At the Texas Discovery Gardens, Bee Season
Teri Lueders, Toxicity
On Friday evening, dozens of nature lovers and art fans converged on Fair Park's Texas Discovery Gardens for the opening of Global Swarming, a show of oil and encaustic artwork that explores Colony Collapse Disorder, the mysterious phenomenon that's destroying bee colonies worldwide and has farmers in a panic. The collection of local artists -- who will be conducting educational workshops in the gardens' classroom during the State Fair -- used beeswax, pigment and collage to make points about the problem, whose cause remains unclear but is thought to be tied to pesticides and genetically modified foods.
"I'm a naturalist, but I'm also an artist, and those things go together really well," said Janet Reynolds, the show's curator and a painting teacher who gives classes out of her Little Forest Hills home and Deep Ellum studio. "We want to raise awareness and get the word out about Colony Collapse Disorder."
Janet Reynolds with her painting Hope
Hope, Reynolds's broad oil that shows one lone honey bee flying upward into a gathering storm, is meant to show the bees' plight but also the human condition, she says; and Shrine, a beeswax rendering of a Queen bee encased in glass, is intended to honor the queen's crucial role not only within the hive but also in vast ecosystems and the human food supply.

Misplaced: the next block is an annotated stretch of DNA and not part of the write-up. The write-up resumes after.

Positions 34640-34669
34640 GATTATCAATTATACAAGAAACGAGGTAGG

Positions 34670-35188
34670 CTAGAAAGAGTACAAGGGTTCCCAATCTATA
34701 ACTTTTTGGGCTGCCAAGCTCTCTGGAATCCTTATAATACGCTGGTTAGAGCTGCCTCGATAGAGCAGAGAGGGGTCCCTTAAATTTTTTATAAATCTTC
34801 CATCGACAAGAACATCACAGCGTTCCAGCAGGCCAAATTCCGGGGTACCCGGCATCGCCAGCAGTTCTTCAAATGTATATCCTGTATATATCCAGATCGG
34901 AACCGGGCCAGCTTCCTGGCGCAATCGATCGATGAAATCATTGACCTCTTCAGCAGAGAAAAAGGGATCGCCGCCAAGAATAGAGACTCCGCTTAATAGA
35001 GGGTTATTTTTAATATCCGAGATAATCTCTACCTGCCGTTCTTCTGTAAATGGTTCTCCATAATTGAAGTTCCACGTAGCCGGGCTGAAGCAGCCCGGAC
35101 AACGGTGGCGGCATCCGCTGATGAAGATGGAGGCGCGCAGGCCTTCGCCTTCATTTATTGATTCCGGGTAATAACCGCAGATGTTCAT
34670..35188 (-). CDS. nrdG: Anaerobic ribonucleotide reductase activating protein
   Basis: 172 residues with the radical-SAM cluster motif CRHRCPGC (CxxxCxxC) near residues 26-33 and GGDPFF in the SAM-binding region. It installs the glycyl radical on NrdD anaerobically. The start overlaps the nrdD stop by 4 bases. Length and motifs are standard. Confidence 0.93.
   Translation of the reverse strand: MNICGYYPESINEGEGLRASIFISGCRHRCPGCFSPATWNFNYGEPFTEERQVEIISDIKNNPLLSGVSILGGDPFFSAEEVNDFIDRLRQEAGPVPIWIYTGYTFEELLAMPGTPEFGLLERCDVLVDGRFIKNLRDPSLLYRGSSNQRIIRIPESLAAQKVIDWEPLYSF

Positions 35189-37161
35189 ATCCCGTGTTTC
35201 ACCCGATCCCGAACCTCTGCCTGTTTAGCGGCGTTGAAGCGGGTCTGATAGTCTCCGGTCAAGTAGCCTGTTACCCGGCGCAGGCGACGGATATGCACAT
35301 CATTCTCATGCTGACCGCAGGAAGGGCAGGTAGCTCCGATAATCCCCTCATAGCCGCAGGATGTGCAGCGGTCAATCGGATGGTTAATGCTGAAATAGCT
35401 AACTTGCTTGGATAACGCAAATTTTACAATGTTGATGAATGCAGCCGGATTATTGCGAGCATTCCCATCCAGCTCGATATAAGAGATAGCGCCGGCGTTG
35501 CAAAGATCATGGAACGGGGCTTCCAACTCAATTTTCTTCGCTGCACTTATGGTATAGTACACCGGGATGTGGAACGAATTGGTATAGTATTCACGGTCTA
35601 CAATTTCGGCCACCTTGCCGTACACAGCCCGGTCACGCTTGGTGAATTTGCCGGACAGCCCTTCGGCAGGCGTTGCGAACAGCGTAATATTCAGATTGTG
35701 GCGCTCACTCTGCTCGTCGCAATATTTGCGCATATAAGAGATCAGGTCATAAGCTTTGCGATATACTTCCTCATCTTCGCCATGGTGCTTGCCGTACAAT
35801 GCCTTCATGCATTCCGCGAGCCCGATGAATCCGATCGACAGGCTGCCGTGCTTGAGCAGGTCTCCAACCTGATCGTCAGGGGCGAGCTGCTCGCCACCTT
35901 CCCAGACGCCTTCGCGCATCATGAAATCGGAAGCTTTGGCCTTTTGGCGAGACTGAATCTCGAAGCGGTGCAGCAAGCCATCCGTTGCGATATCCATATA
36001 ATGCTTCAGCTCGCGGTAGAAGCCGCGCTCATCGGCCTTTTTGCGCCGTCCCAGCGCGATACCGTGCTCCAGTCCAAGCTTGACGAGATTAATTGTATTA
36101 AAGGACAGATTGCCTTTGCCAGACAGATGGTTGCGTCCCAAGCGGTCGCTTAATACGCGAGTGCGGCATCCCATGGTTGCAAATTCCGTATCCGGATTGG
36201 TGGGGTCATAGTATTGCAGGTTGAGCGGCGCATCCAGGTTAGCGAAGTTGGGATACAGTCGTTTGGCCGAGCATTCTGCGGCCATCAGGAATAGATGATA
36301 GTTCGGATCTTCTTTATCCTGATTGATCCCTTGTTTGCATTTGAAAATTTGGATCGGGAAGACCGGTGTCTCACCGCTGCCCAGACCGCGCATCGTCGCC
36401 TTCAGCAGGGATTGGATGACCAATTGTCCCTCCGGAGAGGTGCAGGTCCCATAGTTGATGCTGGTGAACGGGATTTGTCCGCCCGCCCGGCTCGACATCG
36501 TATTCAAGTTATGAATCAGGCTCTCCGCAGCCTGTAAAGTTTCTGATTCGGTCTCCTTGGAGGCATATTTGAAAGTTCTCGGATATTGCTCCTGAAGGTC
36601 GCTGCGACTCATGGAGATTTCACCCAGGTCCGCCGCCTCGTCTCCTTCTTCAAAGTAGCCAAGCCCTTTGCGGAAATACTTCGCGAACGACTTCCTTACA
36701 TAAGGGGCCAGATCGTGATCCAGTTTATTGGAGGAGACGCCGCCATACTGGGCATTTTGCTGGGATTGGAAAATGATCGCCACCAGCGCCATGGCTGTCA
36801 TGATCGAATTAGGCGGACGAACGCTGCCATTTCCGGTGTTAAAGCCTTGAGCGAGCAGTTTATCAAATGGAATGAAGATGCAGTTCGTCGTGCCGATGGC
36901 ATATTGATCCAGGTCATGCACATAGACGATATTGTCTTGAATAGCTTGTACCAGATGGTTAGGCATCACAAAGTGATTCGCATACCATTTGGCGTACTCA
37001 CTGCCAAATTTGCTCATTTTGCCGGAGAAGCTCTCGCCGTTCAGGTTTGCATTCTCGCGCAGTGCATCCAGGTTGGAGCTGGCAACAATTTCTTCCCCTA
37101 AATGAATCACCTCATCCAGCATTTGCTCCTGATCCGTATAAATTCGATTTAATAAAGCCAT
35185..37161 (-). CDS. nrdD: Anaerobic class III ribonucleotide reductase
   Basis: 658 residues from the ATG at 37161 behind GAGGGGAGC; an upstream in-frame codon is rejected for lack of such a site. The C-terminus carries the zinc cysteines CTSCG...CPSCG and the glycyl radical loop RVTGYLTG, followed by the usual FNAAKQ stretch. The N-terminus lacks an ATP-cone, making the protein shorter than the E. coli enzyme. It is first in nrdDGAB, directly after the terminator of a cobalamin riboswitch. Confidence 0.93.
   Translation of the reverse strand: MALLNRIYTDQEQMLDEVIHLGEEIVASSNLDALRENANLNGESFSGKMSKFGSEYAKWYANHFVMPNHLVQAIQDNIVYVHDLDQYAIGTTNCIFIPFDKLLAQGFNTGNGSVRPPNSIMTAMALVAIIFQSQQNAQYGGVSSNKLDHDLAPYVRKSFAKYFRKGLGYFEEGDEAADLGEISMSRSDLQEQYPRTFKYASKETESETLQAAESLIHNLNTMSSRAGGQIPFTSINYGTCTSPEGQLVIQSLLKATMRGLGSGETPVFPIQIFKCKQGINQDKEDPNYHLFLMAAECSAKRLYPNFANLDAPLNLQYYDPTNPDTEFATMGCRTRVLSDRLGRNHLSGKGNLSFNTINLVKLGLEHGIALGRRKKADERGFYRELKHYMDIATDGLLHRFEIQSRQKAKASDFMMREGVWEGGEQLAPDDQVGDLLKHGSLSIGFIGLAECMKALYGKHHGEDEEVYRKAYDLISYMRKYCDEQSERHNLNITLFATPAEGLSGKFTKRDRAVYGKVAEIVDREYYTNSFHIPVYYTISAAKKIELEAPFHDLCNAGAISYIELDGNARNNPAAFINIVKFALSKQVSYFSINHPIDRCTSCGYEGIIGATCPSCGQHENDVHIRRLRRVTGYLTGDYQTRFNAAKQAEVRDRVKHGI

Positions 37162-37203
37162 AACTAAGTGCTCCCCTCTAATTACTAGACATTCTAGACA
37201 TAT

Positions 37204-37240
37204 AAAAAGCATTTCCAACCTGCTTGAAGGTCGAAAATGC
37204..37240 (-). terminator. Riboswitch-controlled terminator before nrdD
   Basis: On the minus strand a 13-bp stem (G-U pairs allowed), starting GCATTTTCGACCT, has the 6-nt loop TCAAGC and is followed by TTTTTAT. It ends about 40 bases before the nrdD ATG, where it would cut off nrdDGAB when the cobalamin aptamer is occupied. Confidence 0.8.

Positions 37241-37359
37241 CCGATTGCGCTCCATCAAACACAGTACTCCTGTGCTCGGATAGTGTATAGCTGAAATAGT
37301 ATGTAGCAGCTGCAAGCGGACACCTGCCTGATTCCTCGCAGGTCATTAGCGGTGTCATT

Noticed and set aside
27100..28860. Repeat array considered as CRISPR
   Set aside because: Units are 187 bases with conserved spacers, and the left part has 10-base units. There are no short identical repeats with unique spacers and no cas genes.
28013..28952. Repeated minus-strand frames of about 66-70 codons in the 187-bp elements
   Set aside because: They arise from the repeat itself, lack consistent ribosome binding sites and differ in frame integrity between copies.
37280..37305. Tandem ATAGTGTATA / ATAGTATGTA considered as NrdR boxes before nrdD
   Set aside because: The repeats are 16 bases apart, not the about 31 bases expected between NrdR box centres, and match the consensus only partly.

As people wandered through the exhibit drinking wine and strolled through the gardens to admire the flowers and butterflies, Brandon and Susan Pollard from the Texas Honeybee Guild were on hand to give out homemade "Honeystix Bundles" made with the honey from their East Dallas bee colonies. "One stick = the life of 12 bees," read a handmade sign on the basket. The intention: to celebrate the insects' contributions, and to lament their decimation.
Teri Lueders's Toxicity, an oil and encaustic with rich reds and oranges, shows a honey bee alighting on a bright flower and extracting what appears to be damaged pollen -- denoted by copper nails embedded in the pigment and cornmeal at the center of the blossom.
They Paved Paradise, a series by Cheryl McClure, combines oil, encaustic and collage to show honeycomb images floating in yellows and greens. "Put away that DDT now," block print reads, "Give me spots on my apples but LEAVE me the birds and the bees, Please!"
The show runs through January, and Reynolds said the artists will give talks and lead tours on Thursdays and Fridays during the Fair. The art's on sale at prices ranging from $200 to $1,000 per piece.